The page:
Iran Will Get Nukes And The World Better Deal With It

“The most common form of human stupidity is forgetting what one is trying to do.”  -Friedrich Nietzsche

Arabs often say that Iranians are so patient that they prefer slaughtering their sheep with cotton, not with knives. Contrary to western politicians, whose attention spans rarely exceed the next elections, Iranians do not measure history in months or years, but rather in decades and centuries. They perceive themselves as the proud descendants of a great civilization spanning thousands of years.

Why are the Iranians ready to pay such a dear price to get nuclear weapons? One cannot understand the decisions of the Iranian leadership without a suitable answer to this question. In fact, as is the case with other nuclear powers, most people don’t believe Iran will actually use the weapons. Then why? Iran wants to become a nuclear power simply because it seeks the respect it thinks it deserves and because it wants to become “untouchable”.

If Iranians were willing to compromise, they would have done so years ago. Fact is, Iran will get nuclear weapons, probably sooner rather than later. Yet, the P5+1 are still flirting with a fantasy: that they can convince Iran to give up its program. Instead, they should prepare for the reality of a nuclear Iran and a nuclear Middle East.

It would be foolish to expect that the Saudis are waiting for the negotiations to end before they decide to act. Facing a nuclear Iran, the Saudis must have started a nuclear program years ago. I would not be surprised if Pakistan or France were involved: Pakistan because of religious and political affinities and France because of its budgetary troubles and because in the past it has stealthily helped countries gain nuclear capability (in the 1950s, France, allegedly, assisted Israel in acquiring nuclear technology in return for intelligence on the Algerian mujahideens).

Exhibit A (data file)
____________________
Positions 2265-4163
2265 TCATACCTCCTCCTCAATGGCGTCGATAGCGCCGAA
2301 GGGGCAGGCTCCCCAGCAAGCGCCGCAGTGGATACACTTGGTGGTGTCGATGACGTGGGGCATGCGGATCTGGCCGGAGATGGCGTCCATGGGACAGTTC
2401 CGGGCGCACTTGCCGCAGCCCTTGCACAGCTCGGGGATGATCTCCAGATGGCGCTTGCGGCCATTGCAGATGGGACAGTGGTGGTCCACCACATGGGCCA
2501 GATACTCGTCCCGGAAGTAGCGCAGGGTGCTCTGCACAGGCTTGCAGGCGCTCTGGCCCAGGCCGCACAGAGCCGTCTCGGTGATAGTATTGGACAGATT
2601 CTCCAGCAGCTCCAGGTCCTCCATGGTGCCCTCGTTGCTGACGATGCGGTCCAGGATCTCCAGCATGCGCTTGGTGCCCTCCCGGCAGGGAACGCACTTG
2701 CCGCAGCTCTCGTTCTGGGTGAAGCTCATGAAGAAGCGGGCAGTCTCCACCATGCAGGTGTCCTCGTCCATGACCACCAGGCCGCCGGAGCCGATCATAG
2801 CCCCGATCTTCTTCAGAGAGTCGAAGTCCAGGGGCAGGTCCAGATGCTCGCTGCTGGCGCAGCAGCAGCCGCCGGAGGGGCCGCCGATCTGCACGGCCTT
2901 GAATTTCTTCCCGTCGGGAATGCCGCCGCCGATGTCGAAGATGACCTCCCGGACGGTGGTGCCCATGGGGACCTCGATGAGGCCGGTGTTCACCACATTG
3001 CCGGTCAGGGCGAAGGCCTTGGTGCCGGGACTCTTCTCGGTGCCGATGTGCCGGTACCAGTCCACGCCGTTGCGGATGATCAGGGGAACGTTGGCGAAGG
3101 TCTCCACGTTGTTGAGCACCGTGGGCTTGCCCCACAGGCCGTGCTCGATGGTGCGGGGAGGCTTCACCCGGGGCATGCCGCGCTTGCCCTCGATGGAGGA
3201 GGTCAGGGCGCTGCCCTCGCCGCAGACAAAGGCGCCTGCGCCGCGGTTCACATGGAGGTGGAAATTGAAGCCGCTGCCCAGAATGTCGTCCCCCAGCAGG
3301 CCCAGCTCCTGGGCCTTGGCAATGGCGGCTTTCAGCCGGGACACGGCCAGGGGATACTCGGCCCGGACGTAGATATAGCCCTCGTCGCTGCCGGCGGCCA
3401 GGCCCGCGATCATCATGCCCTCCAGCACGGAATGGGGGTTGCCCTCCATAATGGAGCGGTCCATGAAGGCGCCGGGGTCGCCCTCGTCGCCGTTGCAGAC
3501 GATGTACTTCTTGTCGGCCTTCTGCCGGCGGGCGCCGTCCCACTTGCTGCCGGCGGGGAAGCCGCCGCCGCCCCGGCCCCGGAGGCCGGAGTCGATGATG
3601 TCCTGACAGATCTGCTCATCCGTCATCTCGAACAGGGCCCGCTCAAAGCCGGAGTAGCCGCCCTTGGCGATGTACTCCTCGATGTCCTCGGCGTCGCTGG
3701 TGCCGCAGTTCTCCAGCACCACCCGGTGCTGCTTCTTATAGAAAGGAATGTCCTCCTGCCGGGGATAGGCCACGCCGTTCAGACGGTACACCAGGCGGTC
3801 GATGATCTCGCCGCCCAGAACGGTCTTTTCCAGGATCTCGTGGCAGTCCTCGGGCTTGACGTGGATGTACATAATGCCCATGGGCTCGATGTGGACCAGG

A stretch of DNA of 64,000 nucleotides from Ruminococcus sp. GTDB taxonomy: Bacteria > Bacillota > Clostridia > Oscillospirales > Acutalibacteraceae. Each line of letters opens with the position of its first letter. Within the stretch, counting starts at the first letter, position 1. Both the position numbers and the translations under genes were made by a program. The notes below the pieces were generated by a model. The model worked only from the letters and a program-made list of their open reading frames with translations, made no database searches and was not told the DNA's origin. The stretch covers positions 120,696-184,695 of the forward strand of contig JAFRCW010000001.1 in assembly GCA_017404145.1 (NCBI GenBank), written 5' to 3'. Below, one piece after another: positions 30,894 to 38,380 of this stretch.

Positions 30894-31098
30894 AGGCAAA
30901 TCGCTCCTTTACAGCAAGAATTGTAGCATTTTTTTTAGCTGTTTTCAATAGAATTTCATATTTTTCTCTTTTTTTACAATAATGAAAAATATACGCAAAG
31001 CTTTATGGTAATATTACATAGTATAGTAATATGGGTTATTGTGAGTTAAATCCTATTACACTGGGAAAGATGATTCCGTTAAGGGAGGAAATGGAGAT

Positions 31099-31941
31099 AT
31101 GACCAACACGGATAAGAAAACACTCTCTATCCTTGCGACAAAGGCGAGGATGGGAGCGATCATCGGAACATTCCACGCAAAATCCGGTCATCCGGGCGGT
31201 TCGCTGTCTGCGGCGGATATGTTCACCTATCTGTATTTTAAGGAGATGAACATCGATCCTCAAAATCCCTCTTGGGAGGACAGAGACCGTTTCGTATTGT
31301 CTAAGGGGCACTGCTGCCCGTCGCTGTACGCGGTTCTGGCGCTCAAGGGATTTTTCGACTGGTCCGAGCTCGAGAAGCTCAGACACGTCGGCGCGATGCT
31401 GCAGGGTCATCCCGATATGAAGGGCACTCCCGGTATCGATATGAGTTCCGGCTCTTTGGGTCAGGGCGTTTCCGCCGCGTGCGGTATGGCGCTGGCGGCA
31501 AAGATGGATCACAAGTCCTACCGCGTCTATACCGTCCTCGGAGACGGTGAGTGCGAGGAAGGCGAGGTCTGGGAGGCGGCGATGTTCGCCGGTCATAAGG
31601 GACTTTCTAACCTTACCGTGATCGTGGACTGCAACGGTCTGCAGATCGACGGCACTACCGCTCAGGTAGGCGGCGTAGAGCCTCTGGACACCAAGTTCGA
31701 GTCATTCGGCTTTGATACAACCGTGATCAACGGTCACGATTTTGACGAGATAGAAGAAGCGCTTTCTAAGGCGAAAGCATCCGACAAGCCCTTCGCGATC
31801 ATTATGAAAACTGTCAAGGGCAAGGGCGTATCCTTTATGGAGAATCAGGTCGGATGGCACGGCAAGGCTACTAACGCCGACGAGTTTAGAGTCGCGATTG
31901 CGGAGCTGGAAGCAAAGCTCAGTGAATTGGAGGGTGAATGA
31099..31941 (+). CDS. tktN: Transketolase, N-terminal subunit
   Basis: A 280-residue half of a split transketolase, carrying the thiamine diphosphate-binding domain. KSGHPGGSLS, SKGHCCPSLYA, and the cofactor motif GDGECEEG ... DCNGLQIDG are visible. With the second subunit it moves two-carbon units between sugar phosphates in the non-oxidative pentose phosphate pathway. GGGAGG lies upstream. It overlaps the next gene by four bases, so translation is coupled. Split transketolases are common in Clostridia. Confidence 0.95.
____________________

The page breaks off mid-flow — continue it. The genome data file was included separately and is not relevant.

Israel in particular has the highest stakes in achieving this order. Instead of engaging in demonizing rhetoric, it should accept a nuclear Iran and try to get the best deal possible. In particular, it could seek disarming Hezbollah, as well as a regional monitoring system under international supervision. Of course, for this to happen it should also be willing to be more transparent about its own program. The Israelis have no other choice to preserve their long-term security.

Some would argue that a deal between Iran and Israel is impossible, citing Iran’s anti-Israel position ever since Khomeini acceded to power in 1979. Underlying this argument is an assumption that the Iranian regime is irrational. This assumption is simply not valid. The Iranians know very well they cannot “wipe Israel off the map”, not now, not in a decade, not ever. They want respect, and they want to play a regional role commensurate to their potential power.

Of course, the Middle East would be less unstable without nuclear weapons; trying to prevent nuclear proliferation in the region is undoubtedly a noble objective. But given the imminent reality of a nuclear Iran, the P5+1 should focus more on creating a stable nuclear order in the region and less on trying to prevent the inevitable. This is no easy task; fortunately the world has learned extremely valuable lessons reaching nuclear equilibria during and after the Cold War. This is the time to apply these lessons.

Many in Israel, the West, and the Arab world have become so fixated on preventing Iran from developing “breakout” capability that they lost sight of what actually mattered: preserving the security of the region as well as their own. These two objectives are not the same.

By “Cadmus” (pseudonym due to safety concerns), a joint-degree student between the Wharton School and Harvard Kennedy School, his main area of interest is the political economy of the Middle East. The views expressed in this article are those of the author. 



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